Caribbean Tourism

The Cockpit Country

This is a strange and virtually uninhabited area to the south of Falmouth and to the southwest of Montego Bay. It consists of a seemingly endless succession of high bumps made of limestone rock. The tourist office and hotels in Montego Bay organize day trips (about US$50) to Maroon Town (no longer occupied by Maroons) and Accompong, the headquarters of the Maroons who live in the Cockpit Country area. An annual festival is held here at the beginning of January with traditional music and dance, T9524546, Kenneth Watson.


Older locals can accurately describe what happened at the last battle between the Maroons and the British forces. Ask to see the ‘Wondrous Caves’ at Elderslie near Accompong. If you have a car take the road on the east side of the Cockpit Country from Duncans (near Falmouth) to Clark’s Town. From there the road deteriorates to a track, impassable after a few miles even for four-wheel drive vehicles, to Barbecue Bottom and on to Albert Town. The views from Barbecue Bottom are truly spectacular (the track is high above the Bottom) and this is wonderful birding country. If you wish to walk in the Cockpit Country make your way, either by car or on foot (no public transport), to the Windsor Caves due south of Falmouth. They are full of bats which make a spectacular mass exit from the caves at dusk. There are local guides to hand. The underground rivers in the caves (as elsewhere in much of Jamaica) run for miles, but are only for the experienced and properly equipped potholer.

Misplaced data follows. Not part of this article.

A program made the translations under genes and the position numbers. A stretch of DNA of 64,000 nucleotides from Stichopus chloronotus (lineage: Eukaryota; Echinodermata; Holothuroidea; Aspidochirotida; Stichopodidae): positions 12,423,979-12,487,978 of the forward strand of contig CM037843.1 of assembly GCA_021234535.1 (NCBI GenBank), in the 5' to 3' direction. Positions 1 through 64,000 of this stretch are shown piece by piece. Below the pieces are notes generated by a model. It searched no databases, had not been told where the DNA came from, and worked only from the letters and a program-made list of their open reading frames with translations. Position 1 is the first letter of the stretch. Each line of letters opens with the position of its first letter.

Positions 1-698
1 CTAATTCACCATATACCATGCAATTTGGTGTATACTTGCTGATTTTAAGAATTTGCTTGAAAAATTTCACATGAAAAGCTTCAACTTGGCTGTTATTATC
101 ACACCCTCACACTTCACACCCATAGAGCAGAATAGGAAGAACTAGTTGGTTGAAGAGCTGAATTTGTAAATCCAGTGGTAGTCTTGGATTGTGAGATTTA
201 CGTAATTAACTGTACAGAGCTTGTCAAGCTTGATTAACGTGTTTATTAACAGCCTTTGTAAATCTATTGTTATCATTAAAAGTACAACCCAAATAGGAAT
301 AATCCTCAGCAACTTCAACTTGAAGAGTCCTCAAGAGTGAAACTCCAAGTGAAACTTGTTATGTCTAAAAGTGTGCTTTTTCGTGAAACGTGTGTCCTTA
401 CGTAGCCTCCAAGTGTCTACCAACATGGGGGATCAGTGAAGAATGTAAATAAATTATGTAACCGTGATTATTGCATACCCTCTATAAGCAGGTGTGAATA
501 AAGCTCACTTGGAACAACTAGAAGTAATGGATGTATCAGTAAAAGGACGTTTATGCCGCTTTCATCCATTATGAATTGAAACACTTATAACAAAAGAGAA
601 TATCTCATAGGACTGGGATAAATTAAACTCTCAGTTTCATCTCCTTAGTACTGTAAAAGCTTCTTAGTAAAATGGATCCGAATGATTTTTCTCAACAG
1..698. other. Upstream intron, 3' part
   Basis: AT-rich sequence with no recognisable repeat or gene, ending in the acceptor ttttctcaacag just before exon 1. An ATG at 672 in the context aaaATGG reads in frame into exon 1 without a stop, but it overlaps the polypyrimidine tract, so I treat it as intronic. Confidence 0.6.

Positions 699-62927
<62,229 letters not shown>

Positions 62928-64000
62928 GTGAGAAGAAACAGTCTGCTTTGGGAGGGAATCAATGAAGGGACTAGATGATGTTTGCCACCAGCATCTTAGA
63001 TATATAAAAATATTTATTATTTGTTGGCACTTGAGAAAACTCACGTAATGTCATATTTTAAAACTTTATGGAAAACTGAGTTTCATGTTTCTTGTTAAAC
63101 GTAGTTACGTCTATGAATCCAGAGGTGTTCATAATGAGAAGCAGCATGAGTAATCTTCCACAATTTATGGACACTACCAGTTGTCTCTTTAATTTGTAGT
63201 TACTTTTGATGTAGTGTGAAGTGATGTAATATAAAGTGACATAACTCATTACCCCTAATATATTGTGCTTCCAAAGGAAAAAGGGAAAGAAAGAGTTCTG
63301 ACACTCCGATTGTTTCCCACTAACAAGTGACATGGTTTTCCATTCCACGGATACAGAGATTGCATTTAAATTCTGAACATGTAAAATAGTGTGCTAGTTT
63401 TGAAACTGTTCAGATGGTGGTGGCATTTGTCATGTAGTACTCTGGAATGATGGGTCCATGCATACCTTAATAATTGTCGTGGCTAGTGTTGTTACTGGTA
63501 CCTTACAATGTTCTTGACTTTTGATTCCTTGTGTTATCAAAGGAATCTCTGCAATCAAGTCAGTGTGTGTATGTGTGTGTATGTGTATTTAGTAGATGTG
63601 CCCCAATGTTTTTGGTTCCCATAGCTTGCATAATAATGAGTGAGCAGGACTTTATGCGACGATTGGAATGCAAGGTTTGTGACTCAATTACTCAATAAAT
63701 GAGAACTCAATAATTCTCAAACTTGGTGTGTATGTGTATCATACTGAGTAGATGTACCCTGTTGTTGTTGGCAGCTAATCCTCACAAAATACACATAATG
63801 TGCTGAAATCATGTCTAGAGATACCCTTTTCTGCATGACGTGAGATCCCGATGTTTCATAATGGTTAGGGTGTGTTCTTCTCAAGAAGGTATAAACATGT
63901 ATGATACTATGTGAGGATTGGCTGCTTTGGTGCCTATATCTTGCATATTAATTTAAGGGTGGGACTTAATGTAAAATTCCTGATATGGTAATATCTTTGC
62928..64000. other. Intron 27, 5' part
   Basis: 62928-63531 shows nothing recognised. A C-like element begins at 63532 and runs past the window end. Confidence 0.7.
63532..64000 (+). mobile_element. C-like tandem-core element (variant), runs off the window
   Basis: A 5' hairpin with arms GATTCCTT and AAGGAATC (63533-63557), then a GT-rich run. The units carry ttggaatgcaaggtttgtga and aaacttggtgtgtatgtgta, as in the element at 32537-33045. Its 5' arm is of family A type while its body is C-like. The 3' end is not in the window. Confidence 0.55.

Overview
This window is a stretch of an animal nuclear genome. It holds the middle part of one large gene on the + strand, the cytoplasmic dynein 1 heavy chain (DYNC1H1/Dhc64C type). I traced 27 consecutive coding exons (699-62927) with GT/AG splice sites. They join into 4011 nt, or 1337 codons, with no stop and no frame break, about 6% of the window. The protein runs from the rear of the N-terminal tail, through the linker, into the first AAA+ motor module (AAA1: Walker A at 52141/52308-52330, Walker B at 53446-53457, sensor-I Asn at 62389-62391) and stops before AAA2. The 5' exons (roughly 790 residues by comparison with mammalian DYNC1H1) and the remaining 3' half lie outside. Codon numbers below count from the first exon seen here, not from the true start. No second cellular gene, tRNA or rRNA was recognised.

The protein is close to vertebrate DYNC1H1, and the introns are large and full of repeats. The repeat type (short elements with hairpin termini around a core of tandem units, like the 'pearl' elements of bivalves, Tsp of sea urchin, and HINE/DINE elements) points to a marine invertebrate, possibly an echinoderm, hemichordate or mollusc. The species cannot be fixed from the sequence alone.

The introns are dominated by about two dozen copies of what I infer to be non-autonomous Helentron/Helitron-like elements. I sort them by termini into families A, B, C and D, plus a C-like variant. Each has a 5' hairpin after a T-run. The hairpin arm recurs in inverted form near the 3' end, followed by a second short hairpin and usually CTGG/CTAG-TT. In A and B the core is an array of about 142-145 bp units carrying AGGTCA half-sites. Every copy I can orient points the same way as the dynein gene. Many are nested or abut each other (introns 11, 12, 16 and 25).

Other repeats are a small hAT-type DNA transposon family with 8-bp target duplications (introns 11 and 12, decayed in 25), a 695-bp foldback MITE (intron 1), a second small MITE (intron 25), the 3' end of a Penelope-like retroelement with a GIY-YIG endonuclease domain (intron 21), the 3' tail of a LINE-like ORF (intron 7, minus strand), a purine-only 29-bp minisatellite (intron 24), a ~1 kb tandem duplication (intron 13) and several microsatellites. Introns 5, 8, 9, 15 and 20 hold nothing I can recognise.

There is a locally published book called Jamaica Underground; many caves and good walks in the area. For caving, contact Mike Schwartz of Windsor Great House, T9973832, wind...@cwjamaica.com It is possible to walk from the Windsor Caves across the middle of the Cockpit Country to Troy on the south side (about eight hours). It is essential to have a local guide and to make a preliminary trip to the Windsor Caves to engage him. Convince yourself that he really does know the way because these days this crossing is very rarely made even by the locals. It is also vastly preferable to be met with transport at Troy because you will still be in a pretty remote area.


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